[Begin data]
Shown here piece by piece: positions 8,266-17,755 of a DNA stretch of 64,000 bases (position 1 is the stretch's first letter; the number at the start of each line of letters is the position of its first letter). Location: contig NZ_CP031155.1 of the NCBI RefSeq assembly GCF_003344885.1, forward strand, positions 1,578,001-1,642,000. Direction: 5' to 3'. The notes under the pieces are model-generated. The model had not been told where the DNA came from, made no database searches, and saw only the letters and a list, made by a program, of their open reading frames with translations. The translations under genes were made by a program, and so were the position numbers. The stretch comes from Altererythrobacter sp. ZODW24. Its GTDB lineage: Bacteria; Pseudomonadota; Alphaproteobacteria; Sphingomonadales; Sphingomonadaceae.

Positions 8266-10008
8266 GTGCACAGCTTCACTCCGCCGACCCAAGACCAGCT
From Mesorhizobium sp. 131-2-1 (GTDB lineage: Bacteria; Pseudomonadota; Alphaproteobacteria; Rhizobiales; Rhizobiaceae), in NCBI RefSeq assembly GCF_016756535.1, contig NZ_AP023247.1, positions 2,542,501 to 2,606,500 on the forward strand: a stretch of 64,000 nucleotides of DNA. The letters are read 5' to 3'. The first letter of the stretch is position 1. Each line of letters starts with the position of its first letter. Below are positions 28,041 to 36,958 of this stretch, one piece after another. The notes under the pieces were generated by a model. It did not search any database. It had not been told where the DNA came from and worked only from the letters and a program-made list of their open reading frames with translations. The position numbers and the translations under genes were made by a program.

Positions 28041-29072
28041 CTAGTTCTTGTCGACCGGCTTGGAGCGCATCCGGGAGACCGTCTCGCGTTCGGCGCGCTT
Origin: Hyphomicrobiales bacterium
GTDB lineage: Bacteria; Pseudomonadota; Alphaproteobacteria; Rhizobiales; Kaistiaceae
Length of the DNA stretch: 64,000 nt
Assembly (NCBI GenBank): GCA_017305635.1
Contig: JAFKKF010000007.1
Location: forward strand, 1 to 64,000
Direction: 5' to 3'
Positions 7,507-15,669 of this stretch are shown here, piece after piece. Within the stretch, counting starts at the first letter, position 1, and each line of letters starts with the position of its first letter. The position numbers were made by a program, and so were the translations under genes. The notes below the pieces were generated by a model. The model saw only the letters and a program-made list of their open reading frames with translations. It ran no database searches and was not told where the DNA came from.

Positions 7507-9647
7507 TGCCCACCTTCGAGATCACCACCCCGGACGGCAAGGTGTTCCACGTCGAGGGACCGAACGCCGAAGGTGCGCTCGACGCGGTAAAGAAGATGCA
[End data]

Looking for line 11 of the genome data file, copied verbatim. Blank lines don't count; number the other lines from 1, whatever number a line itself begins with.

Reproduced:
Contig: JAFKKF010000007.1